• GPHYSICS
    • G06COMPUTING; CALCULATING; COUNTING
    • G06FELECTRIC DIGITAL DATA PROCESSING
    • G06F9/00Arrangements for program control, e.g. control units
    • G06F9/06Arrangements for program control, e.g. control units using stored programs, i.e. using an internal store of processing equipment to receive or retain programs
    • G06F9/30Arrangements for executing machine instructions, e.g. instruction decode
    • G06F9/30003Arrangements for executing specific machine instructions
    • G06F9/30007Arrangements for executing specific machine instructions to perform operations on data operands
    • G06F9/30036Instructions to perform operations on packed data, e.g. vector operations
    • GPHYSICS
    • G06COMPUTING; CALCULATING; COUNTING
    • G06FELECTRIC DIGITAL DATA PROCESSING
    • G06F2207/00Indexing scheme relating to methods or arrangements for processing data by operating upon the order or content of the data handled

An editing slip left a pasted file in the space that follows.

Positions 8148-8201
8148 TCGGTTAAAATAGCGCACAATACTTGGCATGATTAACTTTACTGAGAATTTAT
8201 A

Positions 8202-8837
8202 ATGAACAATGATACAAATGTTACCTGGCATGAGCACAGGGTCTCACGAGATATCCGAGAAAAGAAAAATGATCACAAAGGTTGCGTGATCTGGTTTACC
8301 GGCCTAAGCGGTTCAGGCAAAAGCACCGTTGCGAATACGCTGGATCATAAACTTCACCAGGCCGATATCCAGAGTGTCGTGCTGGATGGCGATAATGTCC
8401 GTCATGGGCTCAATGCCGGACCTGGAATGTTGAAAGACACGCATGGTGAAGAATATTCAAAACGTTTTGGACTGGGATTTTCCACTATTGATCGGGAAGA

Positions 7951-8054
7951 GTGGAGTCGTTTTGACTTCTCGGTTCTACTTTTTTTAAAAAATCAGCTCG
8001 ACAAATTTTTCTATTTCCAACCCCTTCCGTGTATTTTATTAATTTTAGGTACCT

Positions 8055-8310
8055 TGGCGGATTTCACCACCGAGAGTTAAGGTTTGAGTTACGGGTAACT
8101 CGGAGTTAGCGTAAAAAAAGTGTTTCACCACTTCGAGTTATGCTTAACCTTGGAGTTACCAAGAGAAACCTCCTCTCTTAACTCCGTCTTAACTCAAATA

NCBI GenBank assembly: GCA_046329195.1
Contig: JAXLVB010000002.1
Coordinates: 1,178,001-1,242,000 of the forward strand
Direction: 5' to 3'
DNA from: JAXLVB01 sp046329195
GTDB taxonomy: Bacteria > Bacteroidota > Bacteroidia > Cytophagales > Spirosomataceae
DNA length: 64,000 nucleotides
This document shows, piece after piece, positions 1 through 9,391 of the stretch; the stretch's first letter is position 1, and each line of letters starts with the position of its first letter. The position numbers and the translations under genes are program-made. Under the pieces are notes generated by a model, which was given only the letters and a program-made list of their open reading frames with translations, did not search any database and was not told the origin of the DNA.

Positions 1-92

• G06F2207/552Indexing scheme relating to groups G06F7/552 - G06F7/5525
    • G06F2207/5521Inverse root of a number or a function, e.g. the reciprocal of a Pythagorean sum
    • GPHYSICS
    • G06COMPUTING; CALCULATING; COUNTING
    • G06FELECTRIC DIGITAL DATA PROCESSING
    • G06F5/00Methods or arrangements for data conversion without changing the order or content of the data handled
    • G06F5/01Methods or arrangements for data conversion without changing the order or content of the data handled for shifting, e.g. justifying, scaling, normalising